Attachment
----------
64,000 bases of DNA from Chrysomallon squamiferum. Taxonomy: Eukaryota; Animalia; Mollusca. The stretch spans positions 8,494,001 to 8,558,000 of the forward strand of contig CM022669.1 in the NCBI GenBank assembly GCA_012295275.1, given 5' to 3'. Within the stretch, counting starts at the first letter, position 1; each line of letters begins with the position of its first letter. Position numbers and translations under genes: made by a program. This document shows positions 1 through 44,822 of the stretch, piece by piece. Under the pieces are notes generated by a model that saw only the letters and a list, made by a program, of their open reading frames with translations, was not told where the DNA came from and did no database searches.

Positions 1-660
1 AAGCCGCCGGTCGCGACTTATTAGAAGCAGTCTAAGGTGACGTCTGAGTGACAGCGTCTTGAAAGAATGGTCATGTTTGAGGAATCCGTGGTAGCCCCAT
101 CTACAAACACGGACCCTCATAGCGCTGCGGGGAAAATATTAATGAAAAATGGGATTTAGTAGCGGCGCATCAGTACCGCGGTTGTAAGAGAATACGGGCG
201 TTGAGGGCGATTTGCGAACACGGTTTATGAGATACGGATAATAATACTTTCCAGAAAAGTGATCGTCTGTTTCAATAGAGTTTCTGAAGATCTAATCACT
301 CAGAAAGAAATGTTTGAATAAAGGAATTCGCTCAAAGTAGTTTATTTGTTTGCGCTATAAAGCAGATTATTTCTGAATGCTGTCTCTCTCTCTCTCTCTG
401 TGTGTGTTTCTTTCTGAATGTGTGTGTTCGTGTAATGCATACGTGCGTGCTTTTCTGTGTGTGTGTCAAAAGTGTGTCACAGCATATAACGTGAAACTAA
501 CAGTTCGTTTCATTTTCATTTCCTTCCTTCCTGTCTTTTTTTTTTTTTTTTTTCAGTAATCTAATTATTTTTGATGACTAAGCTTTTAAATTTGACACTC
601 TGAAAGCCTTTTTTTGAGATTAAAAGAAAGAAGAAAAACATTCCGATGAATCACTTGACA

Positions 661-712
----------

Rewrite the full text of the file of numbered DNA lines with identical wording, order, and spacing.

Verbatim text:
64,000 bases of DNA from Chrysomallon squamiferum. Taxonomy: Eukaryota; Animalia; Mollusca. The stretch spans positions 8,494,001 to 8,558,000 of the forward strand of contig CM022669.1 in the NCBI GenBank assembly GCA_012295275.1, given 5' to 3'. Within the stretch, counting starts at the first letter, position 1; each line of letters begins with the position of its first letter. Position numbers and translations under genes: made by a program. This document shows positions 1 through 44,822 of the stretch, piece by piece. Under the pieces are notes generated by a model that saw only the letters and a list, made by a program, of their open reading frames with translations, was not told where the DNA came from and did no database searches.

Positions 1-660
1 AAGCCGCCGGTCGCGACTTATTAGAAGCAGTCTAAGGTGACGTCTGAGTGACAGCGTCTTGAAAGAATGGTCATGTTTGAGGAATCCGTGGTAGCCCCAT
101 CTACAAACACGGACCCTCATAGCGCTGCGGGGAAAATATTAATGAAAAATGGGATTTAGTAGCGGCGCATCAGTACCGCGGTTGTAAGAGAATACGGGCG
201 TTGAGGGCGATTTGCGAACACGGTTTATGAGATACGGATAATAATACTTTCCAGAAAAGTGATCGTCTGTTTCAATAGAGTTTCTGAAGATCTAATCACT
301 CAGAAAGAAATGTTTGAATAAAGGAATTCGCTCAAAGTAGTTTATTTGTTTGCGCTATAAAGCAGATTATTTCTGAATGCTGTCTCTCTCTCTCTCTCTG
401 TGTGTGTTTCTTTCTGAATGTGTGTGTTCGTGTAATGCATACGTGCGTGCTTTTCTGTGTGTGTGTCAAAAGTGTGTCACAGCATATAACGTGAAACTAA
501 CAGTTCGTTTCATTTTCATTTCCTTCCTTCCTGTCTTTTTTTTTTTTTTTTTTCAGTAATCTAATTATTTTTGATGACTAAGCTTTTAAATTTGACACTC
601 TGAAAGCCTTTTTTTGAGATTAAAAGAAAGAAGAAAAACATTCCGATGAATCACTTGACA

Positions 661-712